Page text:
The 12 steps which form the backbone of Alcoholics Anonymous and many other self-help groups for addicts were first devised in America in the 1930s – and whilst they only mention alcohol once, God features four times, along with references to a higher power and spiritual awakening.
So what does that mean in a society where only around one-third of us say they believe in God? Can the 12 steps work without a religious faith, and if so, how? And on the other hand, if a higher power is so central to recovery from alcoholism, why are there so many Christians with addiction problems?
Ruth Gledhill welcomes three guests to discuss the issues thrown up by the spiritual dimension of the 12 steps:
Fr John, a Catholic priest who is an alcoholic in recovery and leads retreats for people who attend Alcoholics Anomymous;
Gary Smith, an atheist and former university lecturer who lost his job because of his alcoholism and has been in recovery for three years;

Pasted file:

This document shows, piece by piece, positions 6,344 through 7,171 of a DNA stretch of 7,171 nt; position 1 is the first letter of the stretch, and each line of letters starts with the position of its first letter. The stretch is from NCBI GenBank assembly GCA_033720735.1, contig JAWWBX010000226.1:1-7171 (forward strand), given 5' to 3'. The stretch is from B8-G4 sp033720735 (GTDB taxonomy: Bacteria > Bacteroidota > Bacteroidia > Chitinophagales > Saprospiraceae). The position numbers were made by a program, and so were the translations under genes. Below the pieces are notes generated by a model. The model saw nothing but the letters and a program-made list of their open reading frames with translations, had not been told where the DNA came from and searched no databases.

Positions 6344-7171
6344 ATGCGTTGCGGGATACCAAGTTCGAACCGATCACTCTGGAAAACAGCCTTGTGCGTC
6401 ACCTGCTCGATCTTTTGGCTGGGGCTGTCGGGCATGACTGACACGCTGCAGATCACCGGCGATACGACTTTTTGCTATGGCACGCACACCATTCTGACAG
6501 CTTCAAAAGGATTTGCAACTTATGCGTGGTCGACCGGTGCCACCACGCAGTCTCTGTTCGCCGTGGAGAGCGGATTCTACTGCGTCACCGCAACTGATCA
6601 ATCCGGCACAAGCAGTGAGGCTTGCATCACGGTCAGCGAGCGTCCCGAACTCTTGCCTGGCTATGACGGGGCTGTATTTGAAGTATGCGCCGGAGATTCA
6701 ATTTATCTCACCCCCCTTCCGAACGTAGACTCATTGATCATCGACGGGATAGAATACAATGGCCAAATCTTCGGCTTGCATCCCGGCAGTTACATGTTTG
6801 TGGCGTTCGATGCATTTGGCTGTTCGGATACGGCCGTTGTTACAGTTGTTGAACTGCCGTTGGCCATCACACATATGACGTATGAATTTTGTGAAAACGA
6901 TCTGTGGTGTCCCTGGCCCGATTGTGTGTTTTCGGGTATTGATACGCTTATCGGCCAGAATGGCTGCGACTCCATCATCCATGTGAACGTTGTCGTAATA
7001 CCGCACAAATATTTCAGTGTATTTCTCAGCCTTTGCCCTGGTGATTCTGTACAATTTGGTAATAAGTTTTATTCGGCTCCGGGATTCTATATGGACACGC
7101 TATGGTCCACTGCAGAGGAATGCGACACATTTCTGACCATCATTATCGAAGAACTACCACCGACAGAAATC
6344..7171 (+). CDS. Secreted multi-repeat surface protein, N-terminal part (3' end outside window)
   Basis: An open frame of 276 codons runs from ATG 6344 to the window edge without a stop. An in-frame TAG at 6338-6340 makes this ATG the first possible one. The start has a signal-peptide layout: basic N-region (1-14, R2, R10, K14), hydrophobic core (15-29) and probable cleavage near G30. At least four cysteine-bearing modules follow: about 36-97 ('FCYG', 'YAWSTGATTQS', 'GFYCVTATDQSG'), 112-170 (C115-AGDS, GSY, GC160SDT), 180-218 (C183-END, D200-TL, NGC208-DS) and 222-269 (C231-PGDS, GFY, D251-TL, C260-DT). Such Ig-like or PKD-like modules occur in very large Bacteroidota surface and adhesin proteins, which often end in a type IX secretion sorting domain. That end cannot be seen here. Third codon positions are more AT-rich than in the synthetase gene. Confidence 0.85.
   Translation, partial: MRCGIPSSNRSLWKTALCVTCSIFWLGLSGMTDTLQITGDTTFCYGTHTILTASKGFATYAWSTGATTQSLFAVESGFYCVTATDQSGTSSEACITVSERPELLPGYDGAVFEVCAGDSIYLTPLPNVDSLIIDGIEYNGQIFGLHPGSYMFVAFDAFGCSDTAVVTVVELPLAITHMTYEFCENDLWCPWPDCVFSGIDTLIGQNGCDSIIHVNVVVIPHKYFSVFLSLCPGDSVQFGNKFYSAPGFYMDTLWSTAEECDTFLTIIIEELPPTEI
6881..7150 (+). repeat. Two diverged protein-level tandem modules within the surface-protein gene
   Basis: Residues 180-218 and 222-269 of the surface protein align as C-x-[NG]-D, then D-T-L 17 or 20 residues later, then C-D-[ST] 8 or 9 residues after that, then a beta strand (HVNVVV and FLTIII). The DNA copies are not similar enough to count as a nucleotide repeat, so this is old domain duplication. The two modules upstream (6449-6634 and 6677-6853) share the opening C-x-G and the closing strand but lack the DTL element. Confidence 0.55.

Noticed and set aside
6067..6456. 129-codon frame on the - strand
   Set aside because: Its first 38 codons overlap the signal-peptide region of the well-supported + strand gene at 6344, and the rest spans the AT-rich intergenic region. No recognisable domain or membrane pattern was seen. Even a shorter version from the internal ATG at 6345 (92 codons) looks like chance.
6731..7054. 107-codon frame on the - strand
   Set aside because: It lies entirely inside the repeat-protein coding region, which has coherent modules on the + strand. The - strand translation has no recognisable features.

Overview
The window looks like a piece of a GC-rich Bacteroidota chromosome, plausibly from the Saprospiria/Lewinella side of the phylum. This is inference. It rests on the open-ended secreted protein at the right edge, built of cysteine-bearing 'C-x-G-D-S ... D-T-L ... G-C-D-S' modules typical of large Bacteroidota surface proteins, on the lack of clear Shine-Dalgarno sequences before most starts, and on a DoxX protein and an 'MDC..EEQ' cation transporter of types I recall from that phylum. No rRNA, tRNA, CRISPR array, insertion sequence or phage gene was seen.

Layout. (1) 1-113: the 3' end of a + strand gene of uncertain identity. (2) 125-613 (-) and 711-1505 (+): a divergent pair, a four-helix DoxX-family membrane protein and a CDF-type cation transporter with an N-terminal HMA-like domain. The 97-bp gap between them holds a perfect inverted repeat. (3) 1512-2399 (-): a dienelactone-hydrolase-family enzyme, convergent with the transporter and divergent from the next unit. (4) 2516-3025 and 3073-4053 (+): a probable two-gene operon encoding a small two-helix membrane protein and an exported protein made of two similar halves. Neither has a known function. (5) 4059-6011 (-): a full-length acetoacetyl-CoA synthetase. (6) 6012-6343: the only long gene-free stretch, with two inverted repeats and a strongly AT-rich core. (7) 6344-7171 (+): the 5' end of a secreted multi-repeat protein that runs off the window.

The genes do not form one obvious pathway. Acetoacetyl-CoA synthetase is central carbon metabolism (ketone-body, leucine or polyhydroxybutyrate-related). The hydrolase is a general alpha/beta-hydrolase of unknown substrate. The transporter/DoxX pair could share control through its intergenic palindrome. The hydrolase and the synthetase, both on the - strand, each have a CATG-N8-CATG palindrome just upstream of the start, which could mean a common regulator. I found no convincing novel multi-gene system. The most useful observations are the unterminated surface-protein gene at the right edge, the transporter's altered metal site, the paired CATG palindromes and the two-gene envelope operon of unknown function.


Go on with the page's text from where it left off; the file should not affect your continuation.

and Wendy Dossett, a senior lecturer in Religious Studies at the University of Chester who is working on the Higher Power project, which examines how people understand the concept of the “higher power” in the 12 steps. More can be found out about the Higher Power Project by clicking the following link.
This programme is part of our Mental Health Season.
Fr John and Gary Smith, both members of AA, have chosen to appear under different names to safeguard their anonymity.
If you are in Britain and need help with a drinking problem, you can phone the national helpline of Alcoholics Anonymous on 0845 769 7555. Or visit their website by clicking the following link.